► Estate version of new Corolla, replacing Auris
► Choice of two hybrids or entry-level 1.2 petrol
► Ford Focus, VW Golf, Vauxhall Astra et al rival
The now departed Auris estate was one of the least pleasing ‘or similar’ cars you’d be landed with if the car-hire company had run out of Golf or Focus estates. Some versions were much better than others, but none of them hit the spot.
The zillion-selling Corolla name has been reactivated for the replacement, the change of name suggesting that someone at Toyota agrees that the Auris wasn’t really much cop.
It’s available in saloon, hatch and estate forms. We’re here focused on the estate, or Touring Sports in Toyota-speak.
The Corolla estate is a Europe-only product, built alongside the hatchback on the Burnaston production line vacated by the Avensis. The 1.8 hybrid engine is built in Wales.
The boot is among the least roomy in its class, and the Corolla estate certainly isn’t trying to plug the gap left by the also-departed Avensis. But it’s usefully bigger than the new Corolla hatch – and that’s a car we like a lot.
Toyota Corolla Touring: what’s the line-up?
The Corolla Touring Sports is longer overall than either the hatchback or the saloon, it’s longer inside, and it has a longer and wider load space (at 598 litres with the rear seats up).
There are three engines: a 1.2-litre petrol making 114bhp, with a six-speed manual gearbox; our test car’s 1.8-litre petrol-electric hybrid making 120bhp; and a new 2.0-litre petrol-electric hybird offering a further 58bhp. Both the hybrids come with a CVT transmission.
It’s the first time Toyota has offered a choice of different hybrids on the same model at the same time. They’re both ‘self-charging’ hybrids, which is Toyota’s way of describing non-plug-in hybrids. The idea hasn’t changed much in 20 years, but the details have been tidied up, efficiency improved, hardware become more compact, and the switch between engine and electric motor and energy-recuperation more seamless. For many people, not having to worry about the fuss of plugging it in is a plus-point. You have plenty of options for getting the engine and recuperative braking to recharge the battery at a keener rate, or you can leave it to its own devices, and it always keeps at least a little charge in the battery for some silent running.
There are four spec levels: Icon, Icon Tech, Design and Excel. On-the-road prices start at £22,575 for a 1.2 in Icon trim and go up to £30,345 for a 2.0-litre Excel.
All get the Safety Sense package (which includes automatic high beam and lane departure alert), and all bar the most basic get a seven-inch info screen, reversing camera, front and rear parking sensors, DAB radio, eight-inch touchscreen, Bluetooth, dual-zone climate control and front heated seats.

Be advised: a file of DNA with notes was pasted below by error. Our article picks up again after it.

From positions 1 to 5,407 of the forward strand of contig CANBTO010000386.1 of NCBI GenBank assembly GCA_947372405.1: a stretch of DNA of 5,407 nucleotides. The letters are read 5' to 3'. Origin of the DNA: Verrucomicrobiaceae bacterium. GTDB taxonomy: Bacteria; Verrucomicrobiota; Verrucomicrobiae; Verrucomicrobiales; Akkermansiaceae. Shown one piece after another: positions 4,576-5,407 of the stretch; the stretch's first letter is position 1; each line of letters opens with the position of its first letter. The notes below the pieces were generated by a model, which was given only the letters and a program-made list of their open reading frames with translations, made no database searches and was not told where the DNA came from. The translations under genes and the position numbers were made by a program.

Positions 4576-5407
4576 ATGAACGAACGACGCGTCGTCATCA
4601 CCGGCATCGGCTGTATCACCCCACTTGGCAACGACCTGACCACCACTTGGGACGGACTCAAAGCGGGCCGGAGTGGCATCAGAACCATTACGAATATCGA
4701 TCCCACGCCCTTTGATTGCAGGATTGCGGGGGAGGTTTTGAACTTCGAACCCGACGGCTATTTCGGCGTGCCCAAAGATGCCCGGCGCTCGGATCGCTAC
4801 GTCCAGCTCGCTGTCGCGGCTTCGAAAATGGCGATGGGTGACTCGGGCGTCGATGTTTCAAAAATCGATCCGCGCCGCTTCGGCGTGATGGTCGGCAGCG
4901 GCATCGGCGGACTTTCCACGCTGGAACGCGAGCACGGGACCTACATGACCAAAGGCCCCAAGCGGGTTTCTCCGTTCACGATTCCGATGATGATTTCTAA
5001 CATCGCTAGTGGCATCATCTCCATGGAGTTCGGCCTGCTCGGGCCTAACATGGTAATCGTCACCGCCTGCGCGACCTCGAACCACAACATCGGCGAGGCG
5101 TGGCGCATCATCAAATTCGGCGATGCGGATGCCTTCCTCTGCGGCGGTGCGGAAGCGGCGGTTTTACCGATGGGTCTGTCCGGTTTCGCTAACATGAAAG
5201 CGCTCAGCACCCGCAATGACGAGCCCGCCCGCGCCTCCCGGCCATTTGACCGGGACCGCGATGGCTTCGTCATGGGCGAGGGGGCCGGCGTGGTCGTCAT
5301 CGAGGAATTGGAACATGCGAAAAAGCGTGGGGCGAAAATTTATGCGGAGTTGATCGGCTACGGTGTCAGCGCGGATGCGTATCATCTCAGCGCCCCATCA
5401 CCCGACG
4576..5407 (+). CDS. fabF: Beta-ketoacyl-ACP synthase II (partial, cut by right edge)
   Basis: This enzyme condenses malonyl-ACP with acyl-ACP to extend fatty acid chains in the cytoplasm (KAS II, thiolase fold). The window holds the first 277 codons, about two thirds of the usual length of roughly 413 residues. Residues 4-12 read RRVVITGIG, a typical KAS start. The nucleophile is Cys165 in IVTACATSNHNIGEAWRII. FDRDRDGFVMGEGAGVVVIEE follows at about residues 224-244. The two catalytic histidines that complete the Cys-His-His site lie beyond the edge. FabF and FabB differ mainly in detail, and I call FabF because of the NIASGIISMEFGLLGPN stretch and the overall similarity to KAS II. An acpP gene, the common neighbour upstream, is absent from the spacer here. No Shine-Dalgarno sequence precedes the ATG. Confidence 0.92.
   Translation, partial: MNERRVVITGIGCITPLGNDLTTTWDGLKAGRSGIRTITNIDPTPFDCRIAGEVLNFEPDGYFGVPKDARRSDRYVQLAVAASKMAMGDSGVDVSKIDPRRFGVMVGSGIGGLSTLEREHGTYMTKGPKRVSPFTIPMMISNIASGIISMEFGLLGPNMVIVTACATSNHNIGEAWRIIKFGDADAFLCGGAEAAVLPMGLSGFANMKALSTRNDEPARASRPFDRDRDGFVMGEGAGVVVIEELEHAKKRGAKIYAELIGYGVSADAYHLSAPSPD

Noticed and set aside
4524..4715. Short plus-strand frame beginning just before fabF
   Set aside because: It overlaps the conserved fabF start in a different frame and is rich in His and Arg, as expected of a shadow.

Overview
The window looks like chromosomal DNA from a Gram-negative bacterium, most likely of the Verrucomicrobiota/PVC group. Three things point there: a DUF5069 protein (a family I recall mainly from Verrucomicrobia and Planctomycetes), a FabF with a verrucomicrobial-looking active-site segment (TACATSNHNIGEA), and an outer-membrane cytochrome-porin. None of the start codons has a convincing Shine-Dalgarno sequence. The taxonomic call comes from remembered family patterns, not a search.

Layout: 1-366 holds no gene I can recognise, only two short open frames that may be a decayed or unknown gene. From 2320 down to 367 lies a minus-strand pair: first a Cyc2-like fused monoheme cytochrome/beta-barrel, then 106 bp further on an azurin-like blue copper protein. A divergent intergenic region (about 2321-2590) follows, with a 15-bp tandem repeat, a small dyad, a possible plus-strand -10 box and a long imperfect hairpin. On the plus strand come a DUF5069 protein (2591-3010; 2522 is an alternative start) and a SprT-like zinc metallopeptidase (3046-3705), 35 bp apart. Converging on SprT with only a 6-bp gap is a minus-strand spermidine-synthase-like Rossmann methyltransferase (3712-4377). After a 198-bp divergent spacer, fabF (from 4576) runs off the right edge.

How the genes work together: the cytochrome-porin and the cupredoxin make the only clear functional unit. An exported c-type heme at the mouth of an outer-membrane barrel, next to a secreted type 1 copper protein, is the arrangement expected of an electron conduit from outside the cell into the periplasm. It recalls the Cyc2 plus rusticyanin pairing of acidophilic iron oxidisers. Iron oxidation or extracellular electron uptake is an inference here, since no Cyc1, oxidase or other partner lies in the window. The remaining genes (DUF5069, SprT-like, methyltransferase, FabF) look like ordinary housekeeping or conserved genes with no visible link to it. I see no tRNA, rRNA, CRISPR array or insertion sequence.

How’s it different from the Auris?
Best not to read too much into the change of name; this new Corolla was nearly an Auris, and viewed globally the distinction between Auris and Corolla is not clear-cut.
But the body is new – not just restyled, but longer and roomier than the Auris – and the hardware under the skin is new too. The cabin is both reshaped and better equipped.
Unlike the Auris, available tech includes a head-up display, JBL audio upgrade and wireless phone charging.
Like recent Kias and Hyundais, the Corolla has a level of technology – safety and infotainment alike – that isn’t even aiming to be cutting-edge. No self-driving, no voice-activation, no DVD screens, no choice of interior lighting colour – just a bunch of unobtrusive systems designed to make your driving life simpler and safer. It’s all simple to operate, effective and unlikely to win any awards.
Toyota Corolla Touring: what’s it like to drive?
This is not one of the Toyotas that’s benefitted from the magic touch of the GRMN high-performance team, and there’s nothing to align it with the Corolla that’s doing well in BTCC in the hands of Tom Ingram. So long as your expectations are suitably orientated, it drives well. It responds precisely to steering, braking and throttle inputs. Everything feels nicely balanced and co-ordinated. The suspension is above average at smoothing out the roads. And at least in the case of our test car, it returns impressive economy: we got 53mpg over the course of a motorway-heavy week.
This all supposes that you’re not in a blinding rush. If you start flooring the throttle you’ll soon fall victim to the law of diminishing returns, as the CVT gearbox does its impression of Mavis from Cornation Street, getting in a high-pitched flap that makes you want to hit ‘undo’. Best to just stick with a light right foot and Normal mode.
The low seating position emphasises that this is a car, not an MPV or SUV, with all the benefits of agility and low weight that brings.
It’s pleasingly roomy and uncluttered for occupants, and the easy-to-use tech feels like it’s there to help.
Toyota Corolla Touring: verdict
Considering the Focus-sized estate class isn’t a huge seller, you have a very big choice of cars. The Golf, Leon, 308 and the rest all make a lot of sense for a lot of people: compact and cheap enough to make light work of the urban hurly burly, but roomy enough to cope with the odd dog, holiday or unwieldy bit of furniture, and good to drive.
In that company the Corolla acquits itself well – so long as your furniture and your dog are on the compact side; that boot is really closer to hatchback-sized than full-on estate.
None of the changes between Auris and Corolla are that huge. But the point is that every change has been for the better.
Specs as Toyota Corolla Excel 1.8 Touring Sports 1.8 Hybrid model